Romanian History and CulturePresentation Transcript
From the mountainous landscapes in the Carpathians, to the shores of the Black Sea, and to the picturesque villages that capture life from another time, Romania has a rich cultural and natural diversity. Tourist Attractions – What You Should See During Your Stay
Bucharest – The Capital
Nicknamed“Little Paris”in the 1900s, Romania's capital showcases Belle Epoque buildings and wide, tree-lined boulevards.
The Parliament Palace
The Arch of Triumph
The Black Sea – The Litoral
Sibiu is a medieval town in Transylvania that was designated as the 2007 European Capital of Culture together with Luxembourg.
Founded in the 12 th century, the city has a German character
Both the Brukenthal Museum and the Astra National Museum display some of Romania's greatest art collections.
You may also choose to go hiking or trekking in the Fagaras Mountains.
The Romanian language is Latin based and is thus similar to French, Italian, Spanish, and Portuguese.
Hungarian and German are also spoken in some towns and villages. The Székely Land, or Secui, located in the center of Romania and comprising two counties, is inhabited by a majority of ethnic Hungarians. This group has been advocating for autonomy in the past years—yet to no avail.
LEU (sing.)/LEI (pl.)
100 EURO = 420 RON
1 RON = 10 000 (old) lei – Please be aware that many people still use the value of the old currency (lei). Don't be surprised if you hear about millions since 500 RON now was 5 million lei a few years ago (~120 euro).
Historical Background 2 nd Century A.D.―Transylvania, the core of the Dacian Empire, becomes part of the Roman Empire and the Romanian national culture results from the mixing of Dacian and Roman cultures 1690-1867―Austro-Hungarian Rule of Transylvania and Ottoman suzerainty of Wallachia and Moldova (Romanians as second-class citizens although they represent the majority of the population) 1878―Kingdom of Romania is founded without Transylvania 1867―World War I―a true “magyarization” of ethnic minorities in Transylvania takes place 1920 Treaty of Trianon―Romania gains Transylvania, Banat, Crisana, and Maramures 1940-1947―Hungary obtains Transylvania by Italo-German arbitration in the Treaty of Vienna 1927-World War II―Iron Guard under Corneliu Codreanu (ultra-nationalist) 1940-44―Romania loses Bessarabia to the USSR and the Socialist Republic of Moldova is established 1947-1989―Communism (Ceausescu becomes head of state in 1967) Mid 1970s ―“Romanianization” campaign starts and development of the “national (read: Romanian) way to socialism” is announced Revolution of December 1989 overthrowing communism 2007 Entered the European Union
Dacian Ruins at Sarmisegetuza 18 th Century Village Church in Transylvania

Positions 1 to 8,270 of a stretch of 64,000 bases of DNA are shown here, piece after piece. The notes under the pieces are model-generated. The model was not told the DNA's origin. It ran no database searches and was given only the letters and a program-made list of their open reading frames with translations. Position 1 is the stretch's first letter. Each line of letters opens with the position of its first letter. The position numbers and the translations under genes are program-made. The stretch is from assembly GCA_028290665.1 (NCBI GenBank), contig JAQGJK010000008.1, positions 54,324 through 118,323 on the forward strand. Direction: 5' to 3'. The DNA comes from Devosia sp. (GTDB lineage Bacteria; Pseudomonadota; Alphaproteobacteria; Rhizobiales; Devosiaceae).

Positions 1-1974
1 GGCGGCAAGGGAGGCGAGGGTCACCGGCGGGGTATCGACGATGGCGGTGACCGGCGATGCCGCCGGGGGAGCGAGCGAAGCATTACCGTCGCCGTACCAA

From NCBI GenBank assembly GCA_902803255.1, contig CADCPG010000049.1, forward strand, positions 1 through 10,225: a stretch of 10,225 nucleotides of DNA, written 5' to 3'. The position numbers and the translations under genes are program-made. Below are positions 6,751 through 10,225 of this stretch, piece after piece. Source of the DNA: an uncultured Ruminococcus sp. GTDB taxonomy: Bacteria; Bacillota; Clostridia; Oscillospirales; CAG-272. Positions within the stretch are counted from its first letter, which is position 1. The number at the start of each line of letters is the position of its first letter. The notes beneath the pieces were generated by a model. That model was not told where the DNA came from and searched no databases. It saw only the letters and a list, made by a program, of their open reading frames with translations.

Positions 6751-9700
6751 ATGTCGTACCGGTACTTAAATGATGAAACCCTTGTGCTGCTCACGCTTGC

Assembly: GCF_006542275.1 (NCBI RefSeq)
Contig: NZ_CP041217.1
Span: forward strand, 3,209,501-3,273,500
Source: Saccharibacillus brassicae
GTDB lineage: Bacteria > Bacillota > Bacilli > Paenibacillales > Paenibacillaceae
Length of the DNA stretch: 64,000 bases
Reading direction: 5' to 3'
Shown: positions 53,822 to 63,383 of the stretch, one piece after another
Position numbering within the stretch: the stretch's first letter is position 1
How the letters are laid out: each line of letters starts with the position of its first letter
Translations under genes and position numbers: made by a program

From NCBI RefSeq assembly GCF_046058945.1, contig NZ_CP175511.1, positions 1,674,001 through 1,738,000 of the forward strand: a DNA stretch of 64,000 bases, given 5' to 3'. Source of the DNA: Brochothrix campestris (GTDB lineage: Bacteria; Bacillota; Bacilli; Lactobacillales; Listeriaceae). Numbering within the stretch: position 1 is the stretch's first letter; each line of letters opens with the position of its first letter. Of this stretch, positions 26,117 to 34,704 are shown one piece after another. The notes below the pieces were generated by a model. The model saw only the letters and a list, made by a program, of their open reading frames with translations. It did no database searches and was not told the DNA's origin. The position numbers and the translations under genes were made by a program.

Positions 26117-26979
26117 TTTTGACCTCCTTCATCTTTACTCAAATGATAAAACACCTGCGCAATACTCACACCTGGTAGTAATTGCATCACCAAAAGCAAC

The Romanian culture is very rich in tradition and folklore.
Although the younger generation has stopped adhering to past traditions, such as listening to folkloric music and wearing the national costumes, older generations still enjoy festivals featuring brightly ornamented costumes and traditional dancing.
Wooden Carvings Traditional Handicrafts Woven Wool Carpets Ceramics/Pottery
It is usually expected to use a person's title (“Domnul”for Mr. and“Doamna”for Mrs.) and their surname until invited to use their first name.
Romanians are formal and reserved with a need of privacy. Most are reticent to readily trust strangers and may seem shy or quiet. However, they open up as a personal relationship develops.
Initial greetings are formal and reserved, but close friends almost always kiss and hug each other when they meet.
If invited to somebody's home, you may bring a small gift such as flowers (odd number since even is for funerals), chocolates, or liquor.
If invited to dinner or a special event, wear formal clothes.
Refusals are seen as good manners and are often not taken seriously.
Romania is governed by a great deal of bureaucracy.
Romania has come a long way economically in the past 10 to 20 years.
Before 1990 the economy of Romania was almost completely under state control and was centrally planned. The nationalization of industry, mining, transportation, banking, and insurance, accompanied the government's policy of agricultural collectivization. In order to repay the national debt, Ceausescu curtailed imports drastically while exporting as much as possible. Rationing of basic foodstuffs, gasoline, electricity, and other consumer products brought the Romanian people one of the lowest standards of living in Europe.
Economic growth picked up in the early 2000s, as the private sector accounted for most of the GDP and as foreign direct investment grew dramatically. Inflation has always been a problem, however.
In 2008 Romania was named the“Tiger”of the East, witnessing the highest increase in GDP among EU members of Central and Eastern Europe.
The country is expected to join the Eurozone no later than 2014.